China warns France not to harm bilateral ties by selling weapons to Taiwan
China has warned France not to sell weapons to the self-ruled island of Taiwan, saying such a move would harm bilateral ties.
According to reports, China claims full sovereignty over the island and almost all world countries adhere to the “One China” policy and recognize Chinese sovereignty over Taiwan.
Taiwan is mostly equipped with American-made weapons, but it purchased six Lafayette frigates from France in 1991, sparking China's anger. In 1992, France also sold Taiwan 60 Mirage fighter jets.
Last month, Taiwan said it was planning to purchase equipment from France to upgrade the ships' missile interference system.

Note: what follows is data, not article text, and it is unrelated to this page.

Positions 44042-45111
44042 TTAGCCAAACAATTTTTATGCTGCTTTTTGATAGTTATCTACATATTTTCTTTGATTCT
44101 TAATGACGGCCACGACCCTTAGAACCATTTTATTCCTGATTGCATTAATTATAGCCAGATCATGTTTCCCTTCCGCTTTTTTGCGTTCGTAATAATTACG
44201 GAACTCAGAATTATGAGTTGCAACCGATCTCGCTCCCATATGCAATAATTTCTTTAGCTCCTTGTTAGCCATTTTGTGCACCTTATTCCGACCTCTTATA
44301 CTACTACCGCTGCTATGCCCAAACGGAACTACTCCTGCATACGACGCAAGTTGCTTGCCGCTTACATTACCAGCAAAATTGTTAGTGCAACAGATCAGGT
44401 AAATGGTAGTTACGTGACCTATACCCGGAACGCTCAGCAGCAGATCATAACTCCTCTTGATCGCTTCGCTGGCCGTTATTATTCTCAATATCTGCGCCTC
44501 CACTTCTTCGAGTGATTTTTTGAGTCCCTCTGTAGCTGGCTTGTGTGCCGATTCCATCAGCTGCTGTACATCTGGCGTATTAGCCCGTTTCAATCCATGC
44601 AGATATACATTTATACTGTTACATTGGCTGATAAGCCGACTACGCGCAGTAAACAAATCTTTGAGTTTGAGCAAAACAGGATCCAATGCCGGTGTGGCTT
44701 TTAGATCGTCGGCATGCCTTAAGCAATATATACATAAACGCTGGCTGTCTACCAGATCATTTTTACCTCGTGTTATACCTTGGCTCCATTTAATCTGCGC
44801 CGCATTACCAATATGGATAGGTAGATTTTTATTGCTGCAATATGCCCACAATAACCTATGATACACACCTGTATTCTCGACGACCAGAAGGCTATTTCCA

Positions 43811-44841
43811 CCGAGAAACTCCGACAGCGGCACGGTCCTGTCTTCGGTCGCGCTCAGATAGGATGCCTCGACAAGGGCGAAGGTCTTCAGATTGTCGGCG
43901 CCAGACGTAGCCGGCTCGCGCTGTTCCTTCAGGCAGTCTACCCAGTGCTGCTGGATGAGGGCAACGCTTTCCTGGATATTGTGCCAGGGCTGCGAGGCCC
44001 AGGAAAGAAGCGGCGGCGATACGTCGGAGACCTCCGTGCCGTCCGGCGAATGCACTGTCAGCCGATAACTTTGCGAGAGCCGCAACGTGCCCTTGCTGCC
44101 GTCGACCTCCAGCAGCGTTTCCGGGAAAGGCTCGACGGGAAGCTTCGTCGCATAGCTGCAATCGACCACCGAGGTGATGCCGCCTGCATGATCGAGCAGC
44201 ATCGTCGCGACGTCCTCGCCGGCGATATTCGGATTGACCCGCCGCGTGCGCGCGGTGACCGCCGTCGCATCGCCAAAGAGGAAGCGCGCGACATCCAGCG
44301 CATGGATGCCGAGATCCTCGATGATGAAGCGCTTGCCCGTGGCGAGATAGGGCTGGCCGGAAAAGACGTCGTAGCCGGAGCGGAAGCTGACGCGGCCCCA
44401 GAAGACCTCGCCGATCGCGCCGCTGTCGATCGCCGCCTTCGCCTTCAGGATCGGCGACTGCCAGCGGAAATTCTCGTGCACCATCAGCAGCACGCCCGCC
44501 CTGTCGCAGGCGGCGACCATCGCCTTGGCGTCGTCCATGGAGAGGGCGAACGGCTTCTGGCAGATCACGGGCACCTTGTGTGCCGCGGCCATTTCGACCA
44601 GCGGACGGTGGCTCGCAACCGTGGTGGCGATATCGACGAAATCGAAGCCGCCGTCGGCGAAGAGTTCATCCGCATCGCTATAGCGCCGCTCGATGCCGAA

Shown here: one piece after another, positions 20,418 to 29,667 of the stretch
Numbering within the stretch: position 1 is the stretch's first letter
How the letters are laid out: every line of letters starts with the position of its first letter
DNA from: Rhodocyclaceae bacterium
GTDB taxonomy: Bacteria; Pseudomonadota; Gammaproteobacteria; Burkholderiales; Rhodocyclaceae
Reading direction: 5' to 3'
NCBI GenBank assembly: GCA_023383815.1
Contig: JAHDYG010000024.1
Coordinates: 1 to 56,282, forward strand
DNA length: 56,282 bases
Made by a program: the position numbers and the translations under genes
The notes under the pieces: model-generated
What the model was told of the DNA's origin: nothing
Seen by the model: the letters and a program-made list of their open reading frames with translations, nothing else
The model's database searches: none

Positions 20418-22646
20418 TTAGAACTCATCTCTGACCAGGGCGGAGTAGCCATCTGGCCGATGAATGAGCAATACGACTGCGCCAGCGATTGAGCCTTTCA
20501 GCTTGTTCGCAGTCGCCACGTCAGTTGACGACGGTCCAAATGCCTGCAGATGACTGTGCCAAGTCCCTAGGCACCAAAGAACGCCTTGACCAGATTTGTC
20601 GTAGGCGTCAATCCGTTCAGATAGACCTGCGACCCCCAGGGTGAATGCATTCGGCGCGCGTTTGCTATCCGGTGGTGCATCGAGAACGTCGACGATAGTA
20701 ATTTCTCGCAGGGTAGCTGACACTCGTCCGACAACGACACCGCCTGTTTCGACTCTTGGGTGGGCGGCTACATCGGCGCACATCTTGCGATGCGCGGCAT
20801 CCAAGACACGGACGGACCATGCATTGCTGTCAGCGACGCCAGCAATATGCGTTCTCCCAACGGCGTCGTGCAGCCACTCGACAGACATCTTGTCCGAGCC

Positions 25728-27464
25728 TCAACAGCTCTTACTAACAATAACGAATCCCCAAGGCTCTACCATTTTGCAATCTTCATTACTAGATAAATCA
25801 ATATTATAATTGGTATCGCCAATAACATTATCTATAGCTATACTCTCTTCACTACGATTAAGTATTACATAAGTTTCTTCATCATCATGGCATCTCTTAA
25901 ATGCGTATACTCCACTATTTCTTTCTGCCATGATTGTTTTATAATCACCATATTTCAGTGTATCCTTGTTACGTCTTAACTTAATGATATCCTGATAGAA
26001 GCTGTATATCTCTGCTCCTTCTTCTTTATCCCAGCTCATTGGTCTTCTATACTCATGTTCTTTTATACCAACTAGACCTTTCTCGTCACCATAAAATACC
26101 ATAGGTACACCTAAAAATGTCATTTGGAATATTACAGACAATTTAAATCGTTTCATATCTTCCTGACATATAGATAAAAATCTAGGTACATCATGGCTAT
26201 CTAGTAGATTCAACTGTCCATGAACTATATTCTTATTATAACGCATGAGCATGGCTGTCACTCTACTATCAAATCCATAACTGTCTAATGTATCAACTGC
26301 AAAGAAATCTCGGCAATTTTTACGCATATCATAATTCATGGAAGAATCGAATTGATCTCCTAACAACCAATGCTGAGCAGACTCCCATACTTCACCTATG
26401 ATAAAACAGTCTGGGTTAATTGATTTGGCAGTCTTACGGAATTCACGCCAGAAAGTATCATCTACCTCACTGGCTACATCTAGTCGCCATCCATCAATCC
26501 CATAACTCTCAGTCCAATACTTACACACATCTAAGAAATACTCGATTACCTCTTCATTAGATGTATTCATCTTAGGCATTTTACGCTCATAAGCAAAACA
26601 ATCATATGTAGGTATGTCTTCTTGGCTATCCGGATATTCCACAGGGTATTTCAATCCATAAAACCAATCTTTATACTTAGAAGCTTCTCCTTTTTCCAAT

Chinese Foreign Ministry spokesman Zhao Lijian on Wednesday expressed his country’s strong opposition to any arms sales to the island.
"We have already expressed our serious concern to France," he said at a daily news briefing in Beijing.
He added that China urges France to “abide by the One China principle and withdraw the arms sale plan to Taiwan to avoid harming Sino-French relations."
In response, Taiwan's Defense Ministry quoted the navy as saying that it is following related procurement regulations for the arms purchase to meet its "combat needs", and declined to comment further.
Commenting on China’s warning, France reiterated its adherence to the "One China" policy as agreed with Beijing in 1994.
"Within this context France respects the contractual commitments it made with Taiwan and has not changed its position since 1994," the French Foreign Ministry said in a statement.
"Facing the COVID-19 crisis, all our attention and efforts should be focused on battling the pandemic," it added.